Team Talk – Daniel Bygrave, Group Head of Software

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March 15, 2023

Head of Software, Dan, joined Evonetix at its founding in 2015. Previously, Dan worked as a Principal Software Engineer at Cambridge Consultants, and has 20+ years’ experience in the Medical, Smart Energy and Avionics Industries.

When did you join Evonetix, and what attracted you to the Company?

I joined Evonetix when the Company was founded in 2015, with only a little previous experience in synthetic biology. It seemed like an exciting opportunity, in a new field, that I knew I would regret passing on. I was aware of the strides being made in DNA sequencing back then and was keen to be involved in the early stages of technology development for DNA synthesis.

What is the focus of your role at Evonetix?

At the start, I was the only software engineer in the Company. Now, I lead an entire team, and we have even spun out a second team that focuses on cloud software. I am responsible for the overall software vision for the device, and so although my role has changed a lot over years, it remains very technical and hands-on.

My team focusses on embedded software and developing the device that will synthesise DNA. We also work very closely with the biologists and chemists on the bioinformatics, which involves optimizing experiments with the view of improving our approach to DNA synthesis to minimise errors.

What first ignited your interest in synthetic biology?

My first experience with synthetic biology was when I was working at Cambridge Consultants on a project that involved using PCR technology to amplify DNA. This was the first time I’d been involved in working with DNA, and I found it fascinating. We then started thinking of how we could apply similar technology to synthesise DNA, and from there my interest only grew.

Please could you provide an overview of Evonetix’s technology, and the key engineering challenges you’ve faced in its development?

Our technology is based on using thermal control to synthesise DNA – a fundamentally different approach to conventional DNA synthesis. What makes this technology unique is our ability to reject errors as we synthesise. One of the big challenges that faces standard DNA synthesis is a high error rate (around 1 in 200 bases added) when building long strands. Thermal control allows us to selectively grow DNA on different sites simultaneously, whilst enabling the rejection of errors during the subsequent assembly process.

Creating such a unique technology required the development of custom chemistry that is thermally activated. When we began the project, we didn’t know what this would look like, and so this presented a major challenge. We overcame it with a flexible approach and by working across the scientific disciplines to problem-solve together.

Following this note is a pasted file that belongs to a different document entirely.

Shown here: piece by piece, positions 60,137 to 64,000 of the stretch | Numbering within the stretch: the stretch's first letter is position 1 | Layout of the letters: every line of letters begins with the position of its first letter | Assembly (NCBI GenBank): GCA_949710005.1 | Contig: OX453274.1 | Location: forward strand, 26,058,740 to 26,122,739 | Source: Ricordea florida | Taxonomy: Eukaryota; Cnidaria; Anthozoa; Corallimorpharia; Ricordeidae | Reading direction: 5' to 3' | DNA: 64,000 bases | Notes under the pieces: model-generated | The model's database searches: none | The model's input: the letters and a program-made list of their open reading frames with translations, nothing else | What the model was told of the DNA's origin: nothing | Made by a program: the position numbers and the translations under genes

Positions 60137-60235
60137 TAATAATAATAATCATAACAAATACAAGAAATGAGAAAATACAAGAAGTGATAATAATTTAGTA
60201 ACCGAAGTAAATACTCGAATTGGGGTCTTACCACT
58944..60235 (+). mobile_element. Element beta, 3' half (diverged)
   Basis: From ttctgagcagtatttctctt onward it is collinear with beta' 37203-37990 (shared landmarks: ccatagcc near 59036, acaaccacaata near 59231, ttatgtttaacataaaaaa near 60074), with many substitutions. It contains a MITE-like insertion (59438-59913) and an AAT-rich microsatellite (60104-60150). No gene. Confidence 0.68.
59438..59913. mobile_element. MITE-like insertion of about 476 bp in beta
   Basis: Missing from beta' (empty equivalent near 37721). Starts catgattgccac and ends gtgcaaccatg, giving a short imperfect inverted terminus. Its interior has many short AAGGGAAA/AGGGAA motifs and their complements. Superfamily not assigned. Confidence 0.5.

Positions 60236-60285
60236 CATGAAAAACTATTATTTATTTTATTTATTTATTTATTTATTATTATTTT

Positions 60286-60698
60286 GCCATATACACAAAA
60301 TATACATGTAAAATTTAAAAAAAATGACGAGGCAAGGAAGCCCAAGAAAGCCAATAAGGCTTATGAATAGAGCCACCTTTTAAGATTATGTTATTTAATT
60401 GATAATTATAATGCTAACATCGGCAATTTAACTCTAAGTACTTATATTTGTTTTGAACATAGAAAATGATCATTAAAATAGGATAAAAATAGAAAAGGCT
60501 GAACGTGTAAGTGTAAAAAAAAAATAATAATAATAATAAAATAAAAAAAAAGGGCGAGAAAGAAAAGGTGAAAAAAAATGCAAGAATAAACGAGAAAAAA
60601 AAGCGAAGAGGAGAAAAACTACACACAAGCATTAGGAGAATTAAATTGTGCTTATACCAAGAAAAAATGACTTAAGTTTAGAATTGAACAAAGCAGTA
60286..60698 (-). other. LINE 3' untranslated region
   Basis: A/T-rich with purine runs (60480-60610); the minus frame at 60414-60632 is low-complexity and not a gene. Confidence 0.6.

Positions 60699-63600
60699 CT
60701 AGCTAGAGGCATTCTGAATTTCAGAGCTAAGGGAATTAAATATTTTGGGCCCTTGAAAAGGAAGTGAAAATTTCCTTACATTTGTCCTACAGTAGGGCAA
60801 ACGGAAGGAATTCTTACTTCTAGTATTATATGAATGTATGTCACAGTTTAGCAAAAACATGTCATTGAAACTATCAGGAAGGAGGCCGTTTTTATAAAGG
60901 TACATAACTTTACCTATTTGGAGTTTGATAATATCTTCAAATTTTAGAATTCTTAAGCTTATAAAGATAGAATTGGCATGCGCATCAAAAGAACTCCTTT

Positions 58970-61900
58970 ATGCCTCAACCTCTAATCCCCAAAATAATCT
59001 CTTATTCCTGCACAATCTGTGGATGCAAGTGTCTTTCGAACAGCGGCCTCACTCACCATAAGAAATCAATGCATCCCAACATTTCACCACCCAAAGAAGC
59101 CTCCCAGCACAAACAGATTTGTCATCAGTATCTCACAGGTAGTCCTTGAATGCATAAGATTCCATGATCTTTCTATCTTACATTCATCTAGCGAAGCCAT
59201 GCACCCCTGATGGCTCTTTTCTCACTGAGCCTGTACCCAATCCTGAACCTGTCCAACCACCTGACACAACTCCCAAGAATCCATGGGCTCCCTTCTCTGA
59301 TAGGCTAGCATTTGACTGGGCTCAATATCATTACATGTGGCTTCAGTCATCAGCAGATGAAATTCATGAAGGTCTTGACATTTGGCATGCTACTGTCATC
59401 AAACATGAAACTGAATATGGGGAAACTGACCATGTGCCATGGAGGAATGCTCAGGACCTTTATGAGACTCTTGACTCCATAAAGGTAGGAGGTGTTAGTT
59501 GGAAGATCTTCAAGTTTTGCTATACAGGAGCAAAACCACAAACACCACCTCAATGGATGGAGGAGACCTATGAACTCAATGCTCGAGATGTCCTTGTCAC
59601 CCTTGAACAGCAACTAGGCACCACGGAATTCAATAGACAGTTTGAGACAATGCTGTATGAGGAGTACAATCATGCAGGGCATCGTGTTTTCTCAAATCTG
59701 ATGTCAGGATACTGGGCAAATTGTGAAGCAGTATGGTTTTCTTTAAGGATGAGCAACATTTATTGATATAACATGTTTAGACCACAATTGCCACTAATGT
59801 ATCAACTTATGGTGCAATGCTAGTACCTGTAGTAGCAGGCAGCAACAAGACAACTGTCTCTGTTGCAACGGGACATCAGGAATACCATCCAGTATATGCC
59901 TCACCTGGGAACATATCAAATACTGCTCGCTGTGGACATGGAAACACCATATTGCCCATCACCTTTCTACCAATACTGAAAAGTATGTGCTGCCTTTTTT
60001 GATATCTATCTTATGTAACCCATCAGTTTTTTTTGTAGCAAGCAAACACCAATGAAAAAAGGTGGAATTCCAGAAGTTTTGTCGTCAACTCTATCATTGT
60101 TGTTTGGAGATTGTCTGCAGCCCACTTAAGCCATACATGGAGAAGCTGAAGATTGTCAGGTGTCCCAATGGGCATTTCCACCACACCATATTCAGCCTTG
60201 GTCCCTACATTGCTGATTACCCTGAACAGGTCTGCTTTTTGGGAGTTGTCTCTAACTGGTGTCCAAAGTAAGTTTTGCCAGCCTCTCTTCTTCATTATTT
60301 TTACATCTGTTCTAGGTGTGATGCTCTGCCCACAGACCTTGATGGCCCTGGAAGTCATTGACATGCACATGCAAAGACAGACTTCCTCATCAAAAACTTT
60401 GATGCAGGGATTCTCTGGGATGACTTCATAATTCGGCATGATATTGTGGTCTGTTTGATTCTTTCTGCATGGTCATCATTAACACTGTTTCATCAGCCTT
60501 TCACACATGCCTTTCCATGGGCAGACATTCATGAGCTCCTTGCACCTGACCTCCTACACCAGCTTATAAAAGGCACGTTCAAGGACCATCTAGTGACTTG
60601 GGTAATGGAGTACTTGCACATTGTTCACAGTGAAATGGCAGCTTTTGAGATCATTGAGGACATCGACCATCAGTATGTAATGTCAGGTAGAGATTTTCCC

Another challenge we faced was the need to be able to predict the behaviour of DNA under different thermal conditions. The number of potential combinations of DNA meant that gathering this information empirically would be impractical, therefore we adopted a machine learning approach. By capturing a representative subset of possible data, we train an algorithm to be able to predict behaviour for any arbitrary DNA sequence.

Building machine learning is a big challenge, as it relies on having both quality and quantity of data. To capture the data in the first place, we took prefabricated double-stranded DNA with fluorescent tags, and then raised the temperature to measure how the tags (fluorescence) decayed over time. After this, we had to choose the right set of features to train the algorithm on. To put this into context, imagine creating an algorithm to choose a house to buy. The features you might use would be house price, location, and number of bedrooms. We needed to select features for our DNA in a similar way, and we are still working on optimising this process now.

Please could you explain the significance of the virtual thermal wells, and your approach taken to develop these

Our first prototype product had 15 mini sites within the same flow cell. We had to show that each site could have a different temperature without affecting the overall flow. To do this, we used fluorescent, temperature-sensitive tags to measure different parts of the flow cell and build a picture of different temperatures over the various sites. This gave a visual image of the tiny heat columns at each site, and showed that the temperatures could be maintained individually, without affecting adjacent sites at all.